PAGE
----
Now that my mother is living in a nursing home, my brother, sister, and I have been tasked with dismantling her apartment. As anyone who has been through this knows, it’s a major job. Dealing with the memories and the actual objects quite literally filled our hands.
We found so many keepsakes that she saved lovingly: a box full of rose petals gathered from all the flowers my two brothers had given her; my sister’s grammar school uniform; all the sculptures I created throughout my school years. There were boxes filled with the letters we’d written and the drafts of letters she wrote back to us.
Seeing our history displayed in front of us brought to mind the question of what to do with it. We don’t want to get rid of it, but where does it go?
Our solution, or lack of, was to load the keepsakes into a large box and wait to go through them until we had some wine and more time.
Then there was the furniture, artwork, accessories, and objects. Again, they weren’t just furnishings; they were the treasures we cherished; the pieces that filled our homes and felt like old friends each time we saw them.
The task of emptying my mother’s home was the inspiration I needed to clear out my own. If I was going to add these special items to what I already had in my home, I needed to remove all the things I was holding on to that were by no means treasures.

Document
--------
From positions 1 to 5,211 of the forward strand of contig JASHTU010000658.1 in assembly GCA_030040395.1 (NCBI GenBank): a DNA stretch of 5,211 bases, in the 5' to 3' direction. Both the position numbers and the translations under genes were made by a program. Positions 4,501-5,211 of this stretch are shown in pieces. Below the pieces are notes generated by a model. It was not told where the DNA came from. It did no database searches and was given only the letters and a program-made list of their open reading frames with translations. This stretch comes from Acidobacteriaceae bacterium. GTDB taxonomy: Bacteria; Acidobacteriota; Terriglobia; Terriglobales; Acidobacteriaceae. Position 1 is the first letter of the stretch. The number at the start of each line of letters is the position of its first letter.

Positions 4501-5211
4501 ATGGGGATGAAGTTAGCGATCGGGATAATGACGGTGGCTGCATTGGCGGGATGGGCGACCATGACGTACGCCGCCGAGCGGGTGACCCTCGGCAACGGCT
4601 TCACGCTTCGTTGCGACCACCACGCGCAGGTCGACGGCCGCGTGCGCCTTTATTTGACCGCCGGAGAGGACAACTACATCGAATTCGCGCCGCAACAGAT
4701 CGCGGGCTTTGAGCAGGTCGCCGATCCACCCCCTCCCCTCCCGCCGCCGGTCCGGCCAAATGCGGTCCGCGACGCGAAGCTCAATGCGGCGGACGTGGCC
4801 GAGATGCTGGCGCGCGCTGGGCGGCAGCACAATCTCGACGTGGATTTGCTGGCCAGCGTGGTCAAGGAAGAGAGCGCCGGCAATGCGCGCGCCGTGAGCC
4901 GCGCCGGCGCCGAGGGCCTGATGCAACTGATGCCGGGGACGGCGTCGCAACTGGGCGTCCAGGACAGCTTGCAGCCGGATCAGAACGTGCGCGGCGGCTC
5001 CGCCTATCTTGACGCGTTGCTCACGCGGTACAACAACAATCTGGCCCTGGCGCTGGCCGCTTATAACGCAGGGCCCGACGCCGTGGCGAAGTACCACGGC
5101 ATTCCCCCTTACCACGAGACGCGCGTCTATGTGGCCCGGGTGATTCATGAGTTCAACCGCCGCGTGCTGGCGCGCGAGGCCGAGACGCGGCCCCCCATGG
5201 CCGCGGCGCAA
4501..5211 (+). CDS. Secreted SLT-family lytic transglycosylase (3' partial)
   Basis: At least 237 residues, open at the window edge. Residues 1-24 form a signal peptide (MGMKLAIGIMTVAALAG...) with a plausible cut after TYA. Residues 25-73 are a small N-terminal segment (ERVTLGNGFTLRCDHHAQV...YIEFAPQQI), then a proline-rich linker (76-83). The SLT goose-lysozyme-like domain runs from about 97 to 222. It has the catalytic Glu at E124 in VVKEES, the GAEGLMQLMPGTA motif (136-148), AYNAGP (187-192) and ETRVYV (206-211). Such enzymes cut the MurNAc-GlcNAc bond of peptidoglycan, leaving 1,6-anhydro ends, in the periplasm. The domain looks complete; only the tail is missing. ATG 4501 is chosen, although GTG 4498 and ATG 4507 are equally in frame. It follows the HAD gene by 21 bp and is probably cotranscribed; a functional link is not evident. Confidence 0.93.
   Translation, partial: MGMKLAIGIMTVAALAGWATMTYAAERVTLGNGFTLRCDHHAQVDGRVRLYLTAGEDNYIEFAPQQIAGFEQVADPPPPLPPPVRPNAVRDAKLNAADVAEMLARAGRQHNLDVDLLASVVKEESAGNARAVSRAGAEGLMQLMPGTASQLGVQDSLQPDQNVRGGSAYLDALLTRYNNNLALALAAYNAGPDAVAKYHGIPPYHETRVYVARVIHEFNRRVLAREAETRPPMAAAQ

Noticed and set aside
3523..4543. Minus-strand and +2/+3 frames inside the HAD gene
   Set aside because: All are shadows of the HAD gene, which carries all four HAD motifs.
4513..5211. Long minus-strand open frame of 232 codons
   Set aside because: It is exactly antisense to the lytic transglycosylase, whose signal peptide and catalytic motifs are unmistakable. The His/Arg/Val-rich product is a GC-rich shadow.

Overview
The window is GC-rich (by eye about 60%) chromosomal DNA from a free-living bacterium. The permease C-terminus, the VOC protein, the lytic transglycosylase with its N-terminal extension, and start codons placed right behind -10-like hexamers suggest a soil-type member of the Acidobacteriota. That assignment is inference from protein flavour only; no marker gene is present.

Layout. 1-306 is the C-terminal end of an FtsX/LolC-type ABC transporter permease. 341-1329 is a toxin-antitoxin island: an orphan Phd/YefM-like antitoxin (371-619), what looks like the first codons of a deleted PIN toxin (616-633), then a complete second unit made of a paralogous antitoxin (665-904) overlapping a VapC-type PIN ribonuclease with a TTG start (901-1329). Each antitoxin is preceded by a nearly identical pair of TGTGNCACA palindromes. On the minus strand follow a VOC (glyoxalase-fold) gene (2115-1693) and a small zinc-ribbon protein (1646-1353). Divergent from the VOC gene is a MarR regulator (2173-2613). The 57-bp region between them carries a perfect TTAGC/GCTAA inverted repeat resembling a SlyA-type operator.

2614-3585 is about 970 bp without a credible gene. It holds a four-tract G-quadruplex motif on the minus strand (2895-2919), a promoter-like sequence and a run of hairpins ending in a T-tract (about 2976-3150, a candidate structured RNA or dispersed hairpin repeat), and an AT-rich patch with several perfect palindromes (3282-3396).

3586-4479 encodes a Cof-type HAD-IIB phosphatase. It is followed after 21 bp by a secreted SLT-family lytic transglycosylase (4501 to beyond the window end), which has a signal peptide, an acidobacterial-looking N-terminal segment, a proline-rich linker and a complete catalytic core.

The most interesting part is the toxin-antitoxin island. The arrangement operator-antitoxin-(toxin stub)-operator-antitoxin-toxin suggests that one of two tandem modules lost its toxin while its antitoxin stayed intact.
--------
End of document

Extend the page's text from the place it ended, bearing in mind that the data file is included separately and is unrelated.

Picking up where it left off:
I needed to start asking myself what I really wanted. How much memorabilia do I want to fill my life and how much of it is really important?
I don’t have answers yet, but I am finding it easier to spot things I don’t need or want and say out it goes. Those three words are music to my husband’s ears.
I have to add a note here: Growing up, we always knew that the items that filled our lives were important. They were not pieces that could be replaced because they were our history. As it is in many European families, our furnishings are meant to be passed on to the next generation.
What about you?What do you do with memorabilia?
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